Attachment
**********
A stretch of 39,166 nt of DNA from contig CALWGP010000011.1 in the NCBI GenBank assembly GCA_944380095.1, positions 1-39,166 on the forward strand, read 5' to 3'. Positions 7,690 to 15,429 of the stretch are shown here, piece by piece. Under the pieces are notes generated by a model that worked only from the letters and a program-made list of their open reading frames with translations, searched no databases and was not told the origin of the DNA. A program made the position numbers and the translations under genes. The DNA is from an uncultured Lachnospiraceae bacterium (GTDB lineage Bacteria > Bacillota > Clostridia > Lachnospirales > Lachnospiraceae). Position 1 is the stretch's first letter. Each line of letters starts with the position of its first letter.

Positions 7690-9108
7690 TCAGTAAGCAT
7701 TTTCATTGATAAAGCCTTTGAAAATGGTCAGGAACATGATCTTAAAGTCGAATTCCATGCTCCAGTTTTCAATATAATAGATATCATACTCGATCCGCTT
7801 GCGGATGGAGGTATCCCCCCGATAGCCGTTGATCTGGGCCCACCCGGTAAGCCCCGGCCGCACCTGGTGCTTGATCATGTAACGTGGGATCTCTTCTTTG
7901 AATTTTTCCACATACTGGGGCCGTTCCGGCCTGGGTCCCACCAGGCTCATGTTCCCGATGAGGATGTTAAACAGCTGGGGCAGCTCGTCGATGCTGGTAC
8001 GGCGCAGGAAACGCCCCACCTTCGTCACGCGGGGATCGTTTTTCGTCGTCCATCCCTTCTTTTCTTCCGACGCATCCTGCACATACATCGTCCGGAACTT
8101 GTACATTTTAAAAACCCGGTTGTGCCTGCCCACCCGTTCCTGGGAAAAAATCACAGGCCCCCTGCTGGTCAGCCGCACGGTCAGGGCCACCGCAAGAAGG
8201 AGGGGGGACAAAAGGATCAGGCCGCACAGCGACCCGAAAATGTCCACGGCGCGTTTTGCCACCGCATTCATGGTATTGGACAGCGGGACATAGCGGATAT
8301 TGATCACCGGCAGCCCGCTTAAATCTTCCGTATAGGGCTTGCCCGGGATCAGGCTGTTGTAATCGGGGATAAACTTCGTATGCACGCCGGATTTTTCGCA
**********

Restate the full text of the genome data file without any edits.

A stretch of 39,166 nt of DNA from contig CALWGP010000011.1 in the NCBI GenBank assembly GCA_944380095.1, positions 1-39,166 on the forward strand, read 5' to 3'. Positions 7,690 to 15,429 of the stretch are shown here, piece by piece. Under the pieces are notes generated by a model that worked only from the letters and a program-made list of their open reading frames with translations, searched no databases and was not told the origin of the DNA. A program made the position numbers and the translations under genes. The DNA is from an uncultured Lachnospiraceae bacterium (GTDB lineage Bacteria > Bacillota > Clostridia > Lachnospirales > Lachnospiraceae). Position 1 is the stretch's first letter. Each line of letters starts with the position of its first letter.

Positions 7690-9108
7690 TCAGTAAGCAT
7701 TTTCATTGATAAAGCCTTTGAAAATGGTCAGGAACATGATCTTAAAGTCGAATTCCATGCTCCAGTTTTCAATATAATAGATATCATACTCGATCCGCTT
7801 GCGGATGGAGGTATCCCCCCGATAGCCGTTGATCTGGGCCCACCCGGTAAGCCCCGGCCGCACCTGGTGCTTGATCATGTAACGTGGGATCTCTTCTTTG
7901 AATTTTTCCACATACTGGGGCCGTTCCGGCCTGGGTCCCACCAGGCTCATGTTCCCGATGAGGATGTTAAACAGCTGGGGCAGCTCGTCGATGCTGGTAC
8001 GGCGCAGGAAACGCCCCACCTTCGTCACGCGGGGATCGTTTTTCGTCGTCCATCCCTTCTTTTCTTCCGACGCATCCTGCACATACATCGTCCGGAACTT
8101 GTACATTTTAAAAACCCGGTTGTGCCTGCCCACCCGTTCCTGGGAAAAAATCACAGGCCCCCTGCTGGTCAGCCGCACGGTCAGGGCCACCGCAAGAAGG
8201 AGGGGGGACAAAAGGATCAGGCCGCACAGCGACCCGAAAATGTCCACGGCGCGTTTTGCCACCGCATTCATGGTATTGGACAGCGGGACATAGCGGATAT
8301 TGATCACCGGCAGCCCGCTTAAATCTTCCGTATAGGGCTTGCCCGGGATCAGGCTGTTGTAATCGGGGATAAACTTCGTATGCACGCCGGATTTTTCGCA